Here’s why Bitcoin may have to deal with a recession in 2024 Here’s why Bitcoin may have to deal with a recession in 2024

Here’s why Bitcoin may have to deal with a recession in 2024

The world may well be in a recession when Bitcoin undergoes its next halving. Will it affect the next bull market?

Here’s why Bitcoin may have to deal with a recession in 2024

Cover art/illustration via CryptoSlate

Economists worldwide are raising fears that we could be heading towards a recession by 2024. For the crypto community, that year is one that many were looking forward to as it is the date of the next Bitcoin halving. So what would a recession mean for the next Bitcoin halving event, and should investors be worried?

Recession & Bitcoin

A recession “is a period of declining economic performance across an entire economy that lasts for several months.” It is usually measured by seeing two-quarters of negative GDP growth.

The last recession was over ten years ago and lasted around 18 months. It was caused by the sub-prime mortgage crisis of 2008 and resulted in the collapse of some of the most prominent financial institutions in the US, namely Bear Stearns, Lehman Brothers, and AIG.

At the same time as the financial collapse, somewhere in the world, Satoshi Nakamoto was in the process of creating Bitcoin. While Satoshi did not make Bitcoin in direct response to the crash; he did have some clear views on the resulting economic climate; he famously said:

“The root problem with conventional currency is all the trust that’s required to make it work. The central bank must be trusted not to debase the currency, but the history of fiat currencies is full of breaches of that trust. Banks must be trusted to hold our money and transfer it electronically, but they lend it out in waves of credit bubbles with barely a fraction in reserve. We have to trust them with our privacy, trust them not to let identity thieves drain our accounts. Their massive overhead costs make micropayments impossible.”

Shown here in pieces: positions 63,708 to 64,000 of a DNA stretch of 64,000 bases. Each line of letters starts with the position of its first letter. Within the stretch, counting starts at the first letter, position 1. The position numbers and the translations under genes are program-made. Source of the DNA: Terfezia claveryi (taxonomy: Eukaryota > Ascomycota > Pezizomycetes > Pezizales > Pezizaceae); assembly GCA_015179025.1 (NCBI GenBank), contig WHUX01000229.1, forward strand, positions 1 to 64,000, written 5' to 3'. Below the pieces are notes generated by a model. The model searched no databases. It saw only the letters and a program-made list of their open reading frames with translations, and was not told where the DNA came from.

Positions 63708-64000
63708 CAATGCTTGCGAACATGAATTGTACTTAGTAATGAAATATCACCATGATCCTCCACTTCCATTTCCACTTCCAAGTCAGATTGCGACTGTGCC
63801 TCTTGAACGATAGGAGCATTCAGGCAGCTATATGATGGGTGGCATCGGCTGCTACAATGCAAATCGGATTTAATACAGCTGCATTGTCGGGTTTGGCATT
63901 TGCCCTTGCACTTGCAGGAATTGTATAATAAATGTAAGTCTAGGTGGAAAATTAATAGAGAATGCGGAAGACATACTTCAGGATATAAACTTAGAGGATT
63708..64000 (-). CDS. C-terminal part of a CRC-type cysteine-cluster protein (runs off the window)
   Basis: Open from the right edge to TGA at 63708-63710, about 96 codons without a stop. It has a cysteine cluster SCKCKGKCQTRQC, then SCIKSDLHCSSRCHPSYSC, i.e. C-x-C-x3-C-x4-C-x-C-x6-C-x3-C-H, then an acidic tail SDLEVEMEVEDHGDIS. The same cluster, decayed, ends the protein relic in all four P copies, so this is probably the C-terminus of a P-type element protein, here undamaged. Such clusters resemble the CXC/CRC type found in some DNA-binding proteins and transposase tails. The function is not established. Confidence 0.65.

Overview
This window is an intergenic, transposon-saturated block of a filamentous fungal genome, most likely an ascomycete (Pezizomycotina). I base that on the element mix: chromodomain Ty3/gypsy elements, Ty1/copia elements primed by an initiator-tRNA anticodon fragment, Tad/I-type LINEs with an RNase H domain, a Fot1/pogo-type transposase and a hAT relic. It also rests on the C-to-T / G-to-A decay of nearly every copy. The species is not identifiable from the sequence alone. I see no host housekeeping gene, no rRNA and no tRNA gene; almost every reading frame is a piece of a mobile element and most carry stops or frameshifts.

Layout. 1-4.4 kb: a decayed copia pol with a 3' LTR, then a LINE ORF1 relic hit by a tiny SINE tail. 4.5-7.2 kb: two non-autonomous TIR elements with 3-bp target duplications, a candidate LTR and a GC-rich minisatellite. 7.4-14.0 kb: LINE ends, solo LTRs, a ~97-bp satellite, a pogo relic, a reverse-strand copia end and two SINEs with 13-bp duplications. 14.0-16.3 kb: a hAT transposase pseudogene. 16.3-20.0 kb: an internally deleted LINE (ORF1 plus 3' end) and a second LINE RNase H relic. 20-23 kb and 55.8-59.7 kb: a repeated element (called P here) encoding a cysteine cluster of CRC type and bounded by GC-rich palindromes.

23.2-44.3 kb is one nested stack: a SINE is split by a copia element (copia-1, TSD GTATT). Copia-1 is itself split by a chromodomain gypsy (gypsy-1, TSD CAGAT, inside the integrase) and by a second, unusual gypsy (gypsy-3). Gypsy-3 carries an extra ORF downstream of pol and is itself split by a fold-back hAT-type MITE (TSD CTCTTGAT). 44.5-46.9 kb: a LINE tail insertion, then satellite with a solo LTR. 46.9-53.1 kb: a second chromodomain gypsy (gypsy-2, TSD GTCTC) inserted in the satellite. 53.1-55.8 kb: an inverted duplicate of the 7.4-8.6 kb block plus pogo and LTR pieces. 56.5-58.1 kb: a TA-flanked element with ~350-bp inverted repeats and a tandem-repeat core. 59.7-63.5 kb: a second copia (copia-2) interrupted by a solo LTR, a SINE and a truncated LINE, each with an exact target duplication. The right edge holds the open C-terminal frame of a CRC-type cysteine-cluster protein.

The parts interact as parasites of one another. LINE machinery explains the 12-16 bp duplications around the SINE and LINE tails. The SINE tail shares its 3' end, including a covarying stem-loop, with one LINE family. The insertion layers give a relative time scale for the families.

The genesis block of Bitcoin was mined in 2009 and contained the famous line:

“The Times 03/Jan/2009 Chancellor on the brink of second bailout for banks.”

This message intends to prove the date of the block and serve as a commentary on the economic climate.

Bitcoin halving events

The mechanics built into the Bitcoin blockchain that reduces the reward for completing a block is known as a halving, which occurs every four years. There have been just three halvings since the inception of Bitcoin, and each time it has highlighted the start of the next bull run.

After the first halving in 2012, Bitcoin rose by over 900% in the following year. In 2016 the second halving resulted in a 2500% increase over 18 months. The most recent halving in May 2020 led to the last bull run that saw Bitcoin peak at around $68k, a rise of 770% over 550 days.

The world has not faced a global recession in Bitcoin’s lifetime, excluding the global flash crash in March 2020.

Bitcoin Halvings
Source: TradingView

The link between Bitcoin halving and price is well discussed. The stock-to-flow model has often been cited concerning Bitcoin rewards. It compares Bitcoin to other store-of-value commodities such as gold, noting:

“The key data source for the stock-to-flow Bitcoin chart is the supply schedule for Bitcoin… Because the supply schedule of Bitcoin is built into the Bitcoin code, we know exactly what the supply schedule will be in the future.”

Global GDP Decline

The analysis of Bitcoin’s halving events is purely mathematical. It completely disregards macroeconomic factors that lie outside the blockchain’s code. It is a purist view of the potential worth of Bitcoin.

However, value is not created in a vacuum of academia. It relies on the outside world — a world currently embroiled in turmoil.